Introducing the nursing home to ‘family councils’

Today, guest poster Karlin Mbah, of the New York-based organization Friends and Relatives of the Institutionalized Aged (FRIA), explains what “family councils” are and how they can work with nursing homes to improve care for the residents. In a later post, she’ll discuss ways to create a successful family council.

What is a family council?

Background on FRIA and Karlin Mbah

FRIA: The Voice and Resource for Quality Long Term Care is a not-for-profit organization dedicated to fostering the dignity and independence of seniors in long term care settings, with a special focus on nursing home residents, and to ensuring that they receive prompt, high quality compassionate care.

Mbah is the Family Council Coordinator and Policy Advocate for FRIA. As the family council coordinator, Mbah provides technical support and assistance to family councils in the New York City greater metropolitan area.

Currently FRIA conducts quarterly “Advocates of Nursing Home Reform” meetings at which family council members and leaders from all over the city meet to discuss issues and projects in their nursing homes. FRIA will also be assisting Advocates of Nursing Home Reform members in publishing a quarterly newsletter, by and for family councils, which will begin distribution in 2010.

Mbah also works on FRIA’s free telephone helpline (212.732.4455) which is open M-F 10AM-5PM to answer your questions about long term care.

Parts of this blog contribution were taken from FRIA’s Family Council Manual and Tool Kit by Jean Murphy and Jessica Herold.

Family councils can play a very important role in helping residents of a nursing home have good quality of care and quality of life. A typical family council is a group of committed families and friends of nursing home residents who work together to improve the quality of life for all residents in a particular facility. For simplicity, I will refer to family councils and their members as families, but friends, partners, significant others, and all regular caregivers participate equally in family councils and are included when I refer to “families.”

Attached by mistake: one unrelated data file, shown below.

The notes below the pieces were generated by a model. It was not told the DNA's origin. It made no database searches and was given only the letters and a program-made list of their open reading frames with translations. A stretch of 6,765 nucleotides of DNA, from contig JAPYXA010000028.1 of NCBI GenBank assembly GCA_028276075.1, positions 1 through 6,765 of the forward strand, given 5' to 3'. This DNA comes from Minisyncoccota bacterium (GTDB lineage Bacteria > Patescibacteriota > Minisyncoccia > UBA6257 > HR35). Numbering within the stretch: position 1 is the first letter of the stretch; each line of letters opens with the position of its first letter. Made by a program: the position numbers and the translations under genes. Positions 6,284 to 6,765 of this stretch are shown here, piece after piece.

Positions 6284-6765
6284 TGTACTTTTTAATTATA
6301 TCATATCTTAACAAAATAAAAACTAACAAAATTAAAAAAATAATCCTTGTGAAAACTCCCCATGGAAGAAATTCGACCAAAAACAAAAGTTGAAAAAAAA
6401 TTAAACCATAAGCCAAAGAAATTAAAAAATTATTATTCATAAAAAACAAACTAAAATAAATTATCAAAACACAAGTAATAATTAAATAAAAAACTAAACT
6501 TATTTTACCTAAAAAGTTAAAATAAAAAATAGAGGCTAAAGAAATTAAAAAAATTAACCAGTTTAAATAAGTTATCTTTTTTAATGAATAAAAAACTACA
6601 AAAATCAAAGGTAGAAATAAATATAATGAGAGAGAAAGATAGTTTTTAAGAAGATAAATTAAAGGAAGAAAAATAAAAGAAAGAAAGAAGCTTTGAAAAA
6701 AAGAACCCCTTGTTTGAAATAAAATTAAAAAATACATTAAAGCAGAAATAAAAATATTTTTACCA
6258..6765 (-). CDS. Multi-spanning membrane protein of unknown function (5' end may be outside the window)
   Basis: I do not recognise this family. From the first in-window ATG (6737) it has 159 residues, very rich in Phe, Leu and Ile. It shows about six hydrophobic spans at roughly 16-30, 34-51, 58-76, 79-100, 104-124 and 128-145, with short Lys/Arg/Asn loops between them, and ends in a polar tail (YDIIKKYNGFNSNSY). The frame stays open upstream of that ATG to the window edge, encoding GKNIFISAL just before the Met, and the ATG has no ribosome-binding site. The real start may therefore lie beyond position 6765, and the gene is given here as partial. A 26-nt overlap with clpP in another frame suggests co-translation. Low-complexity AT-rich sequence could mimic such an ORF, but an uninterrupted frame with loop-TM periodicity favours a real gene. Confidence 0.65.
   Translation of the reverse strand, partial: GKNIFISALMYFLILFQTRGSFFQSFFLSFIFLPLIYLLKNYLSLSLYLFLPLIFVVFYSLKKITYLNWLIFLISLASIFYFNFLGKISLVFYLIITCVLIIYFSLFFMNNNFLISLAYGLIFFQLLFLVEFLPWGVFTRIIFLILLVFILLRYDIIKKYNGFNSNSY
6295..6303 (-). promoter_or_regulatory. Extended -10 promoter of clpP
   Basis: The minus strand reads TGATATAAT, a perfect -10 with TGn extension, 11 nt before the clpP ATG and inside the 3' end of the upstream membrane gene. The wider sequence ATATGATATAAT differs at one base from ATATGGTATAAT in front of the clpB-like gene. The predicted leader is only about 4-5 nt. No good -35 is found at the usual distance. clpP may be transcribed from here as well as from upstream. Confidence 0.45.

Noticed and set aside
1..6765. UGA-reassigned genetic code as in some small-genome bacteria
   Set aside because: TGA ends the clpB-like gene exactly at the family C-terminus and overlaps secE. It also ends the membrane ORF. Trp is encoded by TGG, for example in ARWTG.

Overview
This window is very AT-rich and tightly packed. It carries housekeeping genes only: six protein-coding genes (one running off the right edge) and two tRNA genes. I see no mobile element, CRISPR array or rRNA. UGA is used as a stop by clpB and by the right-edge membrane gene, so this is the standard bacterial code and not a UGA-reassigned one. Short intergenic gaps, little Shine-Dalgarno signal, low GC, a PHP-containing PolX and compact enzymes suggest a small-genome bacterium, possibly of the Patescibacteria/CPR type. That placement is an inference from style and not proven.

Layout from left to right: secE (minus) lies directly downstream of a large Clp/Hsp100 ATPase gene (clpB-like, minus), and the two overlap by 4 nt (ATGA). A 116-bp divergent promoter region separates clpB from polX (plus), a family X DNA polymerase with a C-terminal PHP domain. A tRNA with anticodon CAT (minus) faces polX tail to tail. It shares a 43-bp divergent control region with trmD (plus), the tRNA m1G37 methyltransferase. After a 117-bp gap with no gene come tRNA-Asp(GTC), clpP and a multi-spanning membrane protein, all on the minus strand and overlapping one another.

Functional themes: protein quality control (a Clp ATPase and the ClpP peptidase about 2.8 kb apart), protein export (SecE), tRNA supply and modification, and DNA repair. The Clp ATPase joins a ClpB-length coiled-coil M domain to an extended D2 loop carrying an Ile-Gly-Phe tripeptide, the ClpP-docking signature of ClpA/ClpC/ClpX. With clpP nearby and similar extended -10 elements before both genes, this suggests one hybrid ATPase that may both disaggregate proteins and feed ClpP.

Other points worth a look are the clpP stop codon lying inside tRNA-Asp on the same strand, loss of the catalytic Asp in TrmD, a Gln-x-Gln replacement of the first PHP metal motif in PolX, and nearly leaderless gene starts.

Family councils have the right to organize under the law. Under federal law, the 1987 Nursing Home Reform Act (OBRA ’87) recognizes that families are an important part of a nursing home community and serve as advocates for good care. The act guarantees families of nursing home residents the right to meet together in a facility and to be provided with space, privacy, and staff assistance if sought. Administrators are required to listen to, and act upon, the recommendations and grievances of family councils. Several states, including New York, have strengthened and empowered family councils by enacting laws that give additional rights and protections to councils, beyond those provided by federal law.

What do family councils do?

Family councils bring about positive change in nursing homes. The structure and activities of councils vary greatly, depending on their membership and the issues they decide to address. Some typical family council activities include:

· welcoming new families and friends to the nursing home

· offering support to each other

· raising concerns and complaints and working to resolve them

· providing education and information

· improving communications with the home

· arranging joint activities for families, friends, and residents

· recognizing staff for good work

· connecting to community resources

· speaking out on public issues

· taking the lead in bringing new models of long-term care to their communities, such as person-centered care, also known as culture change

Family councils allow a venue for families to address their concerns in a safe setting and get support for the resolution of these concerns. Nursing home staff attends family council meetings by invitation only and must respond to recommendations and grievances presented by the council. These recommendations and concerns can be made in the name of the group, thus providing anonymity to individuals and a united front of families working for better care.

Dr. Barbera is an author and a licensed psychologist consulting in long-term care facilities in the New York City area. She frequently lectures on subjects related to psychology, aging, and nursing homes. Dr. Barbera is available for private consulting with organizations, institutions, and individuals around eldercare issues. Visit her personal blog at

Topics: Articles